Voices: Sparking excitement in lifeless ESG ETFs
Let’s be honest: ETFs that focus on environmental, social and governance have been a giant dud. They only have about $6 billion in assets, or just 0.2% of all money invested in ETFs, despite to-die-for PR that eludes most categories.
It’s not like they don’t have big money management firms behind them. A good portion of the 50 ESG ETFs have been around for well over a decade and are issued by huge companies such as BlackRock with great distribution capabilities. So why is no one biting?
I’ve thought about this a lot and studied both hard and anecdotal data from an ETF perspective and have come up with five things that issuers of these funds could do to spark the kind of excitement that could lead to big flows.
1) Get cheap. Nothing attracts investors these days like fees, not even performance. This year, 97% of the net flows into ETFs have gone into products that charge 0.20 percent or less. The average ESG ETF fee is about 0.50%. There are a handful of ESG ETFs — most new — that are in the 0.15% to 0.20% range and — no surprise — they are the fastest-growing, with about $500 million in flows this year.
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Vanguard Group is about to ratchet up the fee wars with a few ESG ETFs that will charge typical Vanguard-like levels of 0.12% and 0.15%. That will surely cause a bit of teeth grinding from existing issuers who may be forced to cut fees, but it will likely turn out to be just what the flow doctor ordered.
2) Get rid of “ESG.” I’m sorry, but ESG is not a great acronym. As shallow as this may seem, a killer buzzword is needed. Or at the very least, something that isn’t so bland. Not only is ESG confusing — even people in the financial industry don’t know or forget what it stands for — the phrasing isn't very inspiring. It has none of the feel that such terms as “emerging markets” or “smart-beta” or “machine learning” have created with investors. Those terms communicate quickly while capturing the imagination.
Vanguard just launched an index fund in Australia using “ethically conscious” instead of ESG, which has some potential. Some others include sustainable investing, values-based investing, mission-related investing, and SRI — socially responsible investing. While none of those seems to have the pop necessary to catch on, it shows people are trying and recognize the problem.
3) Be specific. Funds should also consider getting specific in their names about what they are doing, because most investors have no clue. After the Parkland, Florida, school shootings, no one had any idea which ESG ETFs excluded gun makers because all the names were so similar and general. An “ex-weapons” or “gun-free” ETF likely would have found an audience. Instead, investors were expected to know that the Nuveen’s NuShares ESG Small-Cap was best at screening out small-cap gun makers. A good example of an ETF whose name is specific is the SPDR S&P 500 Fossil Fuel Free ETF.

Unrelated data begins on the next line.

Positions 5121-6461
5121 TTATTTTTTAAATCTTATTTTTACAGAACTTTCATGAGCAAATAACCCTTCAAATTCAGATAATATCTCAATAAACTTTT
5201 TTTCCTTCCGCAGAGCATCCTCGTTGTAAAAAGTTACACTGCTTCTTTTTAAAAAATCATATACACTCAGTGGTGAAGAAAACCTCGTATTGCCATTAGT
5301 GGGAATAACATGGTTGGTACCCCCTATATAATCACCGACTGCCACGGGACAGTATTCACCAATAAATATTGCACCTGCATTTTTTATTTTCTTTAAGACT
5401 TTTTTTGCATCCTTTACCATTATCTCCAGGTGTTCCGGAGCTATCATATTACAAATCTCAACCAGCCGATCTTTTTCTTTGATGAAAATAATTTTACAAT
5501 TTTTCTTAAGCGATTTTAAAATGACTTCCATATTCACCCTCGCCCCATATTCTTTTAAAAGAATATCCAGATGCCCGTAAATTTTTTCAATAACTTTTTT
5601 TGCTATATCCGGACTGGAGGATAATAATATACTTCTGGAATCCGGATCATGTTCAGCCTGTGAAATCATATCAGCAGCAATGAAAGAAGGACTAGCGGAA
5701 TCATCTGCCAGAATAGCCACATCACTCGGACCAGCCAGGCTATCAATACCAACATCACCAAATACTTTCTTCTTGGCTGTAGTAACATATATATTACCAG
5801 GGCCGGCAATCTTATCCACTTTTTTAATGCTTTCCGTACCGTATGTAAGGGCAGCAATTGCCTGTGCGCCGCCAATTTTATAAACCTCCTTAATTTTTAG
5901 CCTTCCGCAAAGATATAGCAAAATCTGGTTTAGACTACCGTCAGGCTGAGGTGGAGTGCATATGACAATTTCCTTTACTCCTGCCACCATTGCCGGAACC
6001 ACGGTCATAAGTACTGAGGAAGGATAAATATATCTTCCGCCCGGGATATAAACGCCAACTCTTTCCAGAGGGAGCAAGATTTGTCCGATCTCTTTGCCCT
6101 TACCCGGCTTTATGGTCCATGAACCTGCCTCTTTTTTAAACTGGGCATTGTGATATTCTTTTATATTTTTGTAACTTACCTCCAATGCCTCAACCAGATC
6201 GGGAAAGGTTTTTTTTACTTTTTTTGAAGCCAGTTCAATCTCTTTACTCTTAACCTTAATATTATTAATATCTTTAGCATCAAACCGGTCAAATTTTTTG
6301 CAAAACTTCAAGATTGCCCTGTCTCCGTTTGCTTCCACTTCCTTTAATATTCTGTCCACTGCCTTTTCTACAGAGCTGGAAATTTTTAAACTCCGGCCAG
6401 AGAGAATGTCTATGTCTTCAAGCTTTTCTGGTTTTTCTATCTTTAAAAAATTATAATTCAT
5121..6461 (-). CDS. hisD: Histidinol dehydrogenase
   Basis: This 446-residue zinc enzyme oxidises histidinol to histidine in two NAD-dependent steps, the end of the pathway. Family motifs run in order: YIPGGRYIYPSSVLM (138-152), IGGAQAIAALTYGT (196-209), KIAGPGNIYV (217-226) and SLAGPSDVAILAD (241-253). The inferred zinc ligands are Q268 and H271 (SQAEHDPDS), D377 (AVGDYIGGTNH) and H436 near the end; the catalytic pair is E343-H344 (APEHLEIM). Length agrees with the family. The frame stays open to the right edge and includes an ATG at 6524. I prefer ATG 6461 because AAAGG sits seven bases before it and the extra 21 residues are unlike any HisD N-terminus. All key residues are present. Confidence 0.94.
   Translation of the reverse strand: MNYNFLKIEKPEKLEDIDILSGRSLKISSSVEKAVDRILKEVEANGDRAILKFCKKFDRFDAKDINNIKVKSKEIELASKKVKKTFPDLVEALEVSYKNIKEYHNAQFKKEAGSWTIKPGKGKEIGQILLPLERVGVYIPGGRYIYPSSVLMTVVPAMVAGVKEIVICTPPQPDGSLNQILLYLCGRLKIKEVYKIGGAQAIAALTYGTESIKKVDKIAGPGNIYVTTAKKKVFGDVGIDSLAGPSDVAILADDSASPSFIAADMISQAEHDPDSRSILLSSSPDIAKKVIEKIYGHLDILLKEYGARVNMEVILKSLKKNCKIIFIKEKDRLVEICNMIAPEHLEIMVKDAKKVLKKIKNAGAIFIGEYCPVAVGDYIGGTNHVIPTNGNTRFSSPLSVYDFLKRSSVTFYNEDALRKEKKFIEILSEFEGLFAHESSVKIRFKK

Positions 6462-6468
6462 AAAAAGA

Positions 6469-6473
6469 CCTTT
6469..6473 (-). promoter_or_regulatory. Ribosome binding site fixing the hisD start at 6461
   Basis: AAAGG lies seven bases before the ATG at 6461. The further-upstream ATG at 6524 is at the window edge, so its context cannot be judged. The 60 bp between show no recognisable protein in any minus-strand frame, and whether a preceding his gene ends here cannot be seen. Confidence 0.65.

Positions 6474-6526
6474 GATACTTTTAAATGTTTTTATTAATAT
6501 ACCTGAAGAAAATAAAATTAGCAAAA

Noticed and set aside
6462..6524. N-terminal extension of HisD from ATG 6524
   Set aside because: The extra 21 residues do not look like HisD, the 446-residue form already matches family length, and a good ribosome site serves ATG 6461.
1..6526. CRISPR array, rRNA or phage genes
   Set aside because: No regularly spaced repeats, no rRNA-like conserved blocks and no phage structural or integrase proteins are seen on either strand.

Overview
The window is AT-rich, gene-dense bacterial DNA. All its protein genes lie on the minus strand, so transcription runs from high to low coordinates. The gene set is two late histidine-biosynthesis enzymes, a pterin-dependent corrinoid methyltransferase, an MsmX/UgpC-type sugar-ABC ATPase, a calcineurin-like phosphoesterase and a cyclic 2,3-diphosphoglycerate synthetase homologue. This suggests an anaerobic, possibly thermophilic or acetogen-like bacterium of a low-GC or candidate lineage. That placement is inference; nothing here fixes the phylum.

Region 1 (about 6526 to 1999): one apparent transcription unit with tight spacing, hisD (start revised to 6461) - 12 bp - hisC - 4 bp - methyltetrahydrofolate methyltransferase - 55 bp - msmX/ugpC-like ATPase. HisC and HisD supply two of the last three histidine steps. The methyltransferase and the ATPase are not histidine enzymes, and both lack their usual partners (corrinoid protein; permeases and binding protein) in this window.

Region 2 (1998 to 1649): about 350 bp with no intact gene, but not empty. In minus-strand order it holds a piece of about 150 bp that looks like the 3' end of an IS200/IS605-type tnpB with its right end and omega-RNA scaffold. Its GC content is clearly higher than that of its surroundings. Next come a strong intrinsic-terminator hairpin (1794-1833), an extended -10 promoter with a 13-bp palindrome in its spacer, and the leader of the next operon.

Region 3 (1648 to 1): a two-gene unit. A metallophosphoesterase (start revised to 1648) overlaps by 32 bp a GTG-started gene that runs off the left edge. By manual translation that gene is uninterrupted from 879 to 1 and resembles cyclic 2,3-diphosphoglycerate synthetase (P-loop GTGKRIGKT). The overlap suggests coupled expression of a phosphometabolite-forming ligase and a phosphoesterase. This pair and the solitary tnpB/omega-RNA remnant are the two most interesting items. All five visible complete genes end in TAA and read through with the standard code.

In addition to name specificity there’s also the specificity of strategy, which can mean going after just the environmental or social aspect of ESG. Some new ETFs have done just that, such as the Impact Shares NAACP Minority Empowerment ETF. Many investors may want to support a cause or issue important to them over some asset manager’s subjective definition.
4) Attract boomers. Everyone likes to tout how millennials are the target market and are going to turn ESG into a big deal. That ignores the fact that every generation tends to be into ESG-type issues when they are young. The problem is, when they finally get wealth they are typically overwhelmed with responsibilities and stop caring. For example, baby boomers were huge hippies when they were young and yet somehow they’re not interested in ESG investing. What happened? Why aren’t they putting their money where their mouth was back in the day?
Boomers should be a target market and part of provocative — and even guilt-tripping — ad campaigns that reminds them of what they were like in the 1960s before they got into top tax brackets. ESG success is going to have to come from fighting the apathy that forms when young people get older, busier and richer. Boomers provide that opportunity right now.
5) Get active. ESG faithful will tell you that companies that have strong ESG policies tend to outperform companies that don’t, and thus it makes good investment sense to buy them. So if there is some ESG factor to capture, some chance at alpha, then why not go for it with a highly concentrated, high conviction ETF? Because besides low fees the only other thing ETF investors tend to bite on is shiny returns.
The problem for the ones on the market now touting the “outperformance” argument is that they hold mostly the same stocks as the S&P 500 with similar weightings. One of the oldest and biggest ESG ETFs, the iShares MSCI KLD 400 Social ETF, holds 400 names and looks pretty much like every broad market U.S. stock index. There’s no chance of breaking out from the market if you are the market.